than had Land during tho four years
of tho latter's incumbency, and Swain's
record included convictions and sen
tences in the only murder cases pre
sented, two In number Though, in
his term, he had successfully defended
fivo civil appeals to the Arizona su
preme court and one to the supreme
court of tho United States, in which
the county was a party, he had never
drawn a dollar from the county for as
sistance, nor would he if elected. He
asked the vctnr to put a searchlight
of investigation upon his record and to
vote for him if all be found as it should
THE PRECINCT NOMINEES
Tho precinct officers then had their
say. Judge S. K. Williams told that
he had tried to do his duty on all oc
casions and would do the same if re
elected. W. W. Wood told of. his ex
perience as a court reporter, justice of
the peace and practicing attorney.
Michael Doyle and F. W. Oliver, can
didates for constable, told of their ex
perience In tho past and of their desire
to faithfully serve the people in office.
As Doyle put it, ho had lived in Bisbee
seventeen yearB, had never sought
trouble in that time and would never
run away from It.
Then, all the nominees having had
their say, tho meeting broke up in the
best of humor and with eenorally
volced approval of the candidates and
The Democratic Messenger
uw. uf u
h - H - H - HH - M - -
WILLIAM.JENNINGS BRYAN .
ADLAI E. STEVENSON ,
For Delegate to Congress .
MARCUS A. SMITH'
For Councilman. .
JAMES S, ROBINSON, of Tombstone
For Assembly men
STEPHEN ROMER, of Benson
J. EDWARD BROWN, of Bisbee r
MICHAEL GRAY, of. Pearoo
ADELBERT V. LEWIS, of Bisbee
M. D. SCRIBNER, of Tombstone
FRANK HARE, of Tombstone
For District Attorney
W. LAND, of Tombstone
For Probate Judge
O. R. BOSTWICK, otHuaohuca'
WALTER T. PIFE, of St David
GEORGE C- CLARK, of Bisbee
For Superintendent of Schools
E. A..NIOHOLS, of Wilcox
THOS R. YORK, of West Huachuoa
P. J. DELEHANTY, of Benson
B. F. GRAHAM, of Bisbee
For Justice of the Peace
GEORGE. B. WILCOX.
J. W. WRIGHT.
A Glorious Prospect for Arizona,
The magnificent reception accorded
Mr. Bryan last week In New York, and
the similar one gjven Mr. Stevenson iu
Chicago at the same time, prove that
the Empire state and the grand old
commonwealth of Illinois are no longer
doubtful but safe for the democratic
ticket, thereby assuring its election.
The Bow of Promise for Arizona is
already In the sky. The glorious day
that we have waited for so long is at
hand. Fellow subjects, try to under
stand the situation and be happy.
William Jennings Bryan is to be presi
dent. He 4s pledged to have Arizona
made a state at once. He has said of
the delegate that we arc going to elect
to congress: "We served in congress
together, and few men have ever won
my regard and admiration more than
Mark Smith of Arizona."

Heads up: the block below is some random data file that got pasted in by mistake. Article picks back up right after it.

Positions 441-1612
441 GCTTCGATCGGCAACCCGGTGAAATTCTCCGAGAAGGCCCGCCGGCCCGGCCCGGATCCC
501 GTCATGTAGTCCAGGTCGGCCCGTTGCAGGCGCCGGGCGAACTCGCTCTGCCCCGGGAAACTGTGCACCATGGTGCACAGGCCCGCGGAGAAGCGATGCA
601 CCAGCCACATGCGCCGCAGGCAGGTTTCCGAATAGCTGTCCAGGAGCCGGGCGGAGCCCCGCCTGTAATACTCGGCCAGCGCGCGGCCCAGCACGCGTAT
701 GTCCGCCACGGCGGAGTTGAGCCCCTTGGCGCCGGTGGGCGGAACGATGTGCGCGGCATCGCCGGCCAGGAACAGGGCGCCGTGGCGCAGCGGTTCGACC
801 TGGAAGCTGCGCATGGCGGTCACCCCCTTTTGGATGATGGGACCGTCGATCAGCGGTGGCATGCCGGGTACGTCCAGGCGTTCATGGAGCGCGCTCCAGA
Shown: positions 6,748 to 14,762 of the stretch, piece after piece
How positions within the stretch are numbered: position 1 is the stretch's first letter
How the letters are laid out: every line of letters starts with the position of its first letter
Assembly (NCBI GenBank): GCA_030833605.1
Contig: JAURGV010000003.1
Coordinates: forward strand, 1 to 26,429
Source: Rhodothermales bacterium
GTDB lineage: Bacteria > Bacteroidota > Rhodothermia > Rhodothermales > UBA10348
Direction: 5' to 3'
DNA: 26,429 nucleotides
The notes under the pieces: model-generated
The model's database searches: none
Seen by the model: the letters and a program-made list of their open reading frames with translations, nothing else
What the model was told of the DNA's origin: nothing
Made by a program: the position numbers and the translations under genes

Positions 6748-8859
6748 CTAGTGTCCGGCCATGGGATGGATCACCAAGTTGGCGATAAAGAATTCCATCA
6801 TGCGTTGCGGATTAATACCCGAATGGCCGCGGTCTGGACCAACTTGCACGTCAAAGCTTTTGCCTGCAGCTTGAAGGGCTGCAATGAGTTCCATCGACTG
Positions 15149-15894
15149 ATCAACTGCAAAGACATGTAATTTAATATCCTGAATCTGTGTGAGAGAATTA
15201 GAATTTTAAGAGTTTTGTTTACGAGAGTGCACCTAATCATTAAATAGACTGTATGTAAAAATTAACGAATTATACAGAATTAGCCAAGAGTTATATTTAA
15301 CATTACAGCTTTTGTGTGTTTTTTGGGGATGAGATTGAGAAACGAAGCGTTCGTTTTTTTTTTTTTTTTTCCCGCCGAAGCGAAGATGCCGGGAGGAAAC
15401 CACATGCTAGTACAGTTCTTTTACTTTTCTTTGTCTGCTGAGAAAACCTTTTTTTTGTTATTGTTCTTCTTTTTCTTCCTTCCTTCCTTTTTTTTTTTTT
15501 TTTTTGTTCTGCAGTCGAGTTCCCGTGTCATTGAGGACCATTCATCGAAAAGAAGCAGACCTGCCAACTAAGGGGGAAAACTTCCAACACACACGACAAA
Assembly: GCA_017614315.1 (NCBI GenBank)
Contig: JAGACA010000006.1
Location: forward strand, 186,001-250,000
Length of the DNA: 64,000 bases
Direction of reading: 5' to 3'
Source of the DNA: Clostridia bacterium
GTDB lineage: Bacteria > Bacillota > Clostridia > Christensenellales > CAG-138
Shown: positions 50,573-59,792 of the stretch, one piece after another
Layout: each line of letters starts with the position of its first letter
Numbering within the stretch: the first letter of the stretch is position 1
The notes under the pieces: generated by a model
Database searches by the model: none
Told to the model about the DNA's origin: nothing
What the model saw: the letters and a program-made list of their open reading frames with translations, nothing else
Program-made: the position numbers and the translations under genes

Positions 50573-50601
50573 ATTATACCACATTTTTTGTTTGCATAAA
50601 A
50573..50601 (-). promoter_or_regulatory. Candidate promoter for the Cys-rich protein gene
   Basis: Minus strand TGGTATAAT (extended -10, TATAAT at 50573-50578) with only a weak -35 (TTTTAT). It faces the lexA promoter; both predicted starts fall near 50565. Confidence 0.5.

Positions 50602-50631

The presiding officer of the United
States senate, the man who will select
all the committees of that body, and be
the controlling influence of its legisla
tion, is to be the Hon. Adlui E. Steven-
GRAND DEMOCRATIC RALLY
The Campaign will be closed in Cochise County with a Grand Mass Meeting
at the Opera House in Bisbee, at 8:15 P. M., Monday, November 5th.
Hon. Marcus A. Smith
Hon. Jas. S. Robinson
and all of the County Candidates will be present. Music by Bisbee Brass Band.
Come Everybody. A Democratic Night to be followed by a Democratic Day.
a wwuoti wun i i ucjviiurcv i u curt i
son, of Illinois. He desires the irame-
diatf admission of Arizona as .1 statr.
Thero will bo a democratic majority in
the national house of representatives
Tho Speaker will be the Hon. James carpct-bag interest in the schools, had
D. Richardson, of Tennessee. He will devoted his well known executive abil
use bis great influence toward the Ity towards their Improvement.
.prompt admission of Arizona. He has
said: ".Mark Smith is ono of the
brightest men that ever came to con
gress from any state or- territory. I
love the man." Tho3e grand states
men, Bryan, StevenBon and Richardson
nun in 11 n
in control of the executive and legisla
tive branches of the national govern
. mont. Their- friendship for Mark
Smith strong and pronounced. Such a
combination does not often come to
commonwealth. Not only statehood
but much other beneficial legislation
for Arizona will result. We can have
: anything in reason. No longer sub
jects but citizens.
Not only citizens
but citizens of a favorite state.
Think of tho appropriations for
reclaiming arid lands that both
Bryan and Smith are strong
believers in. Think of the good times
in store for our silver mines and all the
other mines. Republicans, do your
selves the honor to vote for the con
summation of this glorious outlook.
Mr. Murphy has one good office already.
Allow him to have the honor of being
the last territorial governor of. Ari
zona, the land of sunshine and silver.
What Democratic SUCCeSS Means,
Just allow yourself to imagine for a
few moments that the excitement at
tendant on an election contest is all
over. The votes have been counted
und shown every single democrat on
the ticket to have been elected. The
new officers have entered upon the du
ties of theirrespective offices. This is
the condition in our county.
The board of supervisors is com
posed of Thomas R. York, of Ramsey
Canyon, in the Huaohucas, P. J. Dele
hanty, of Benson, and B. F. Graham,
of Bisbee. The different sections and
different industries of the county are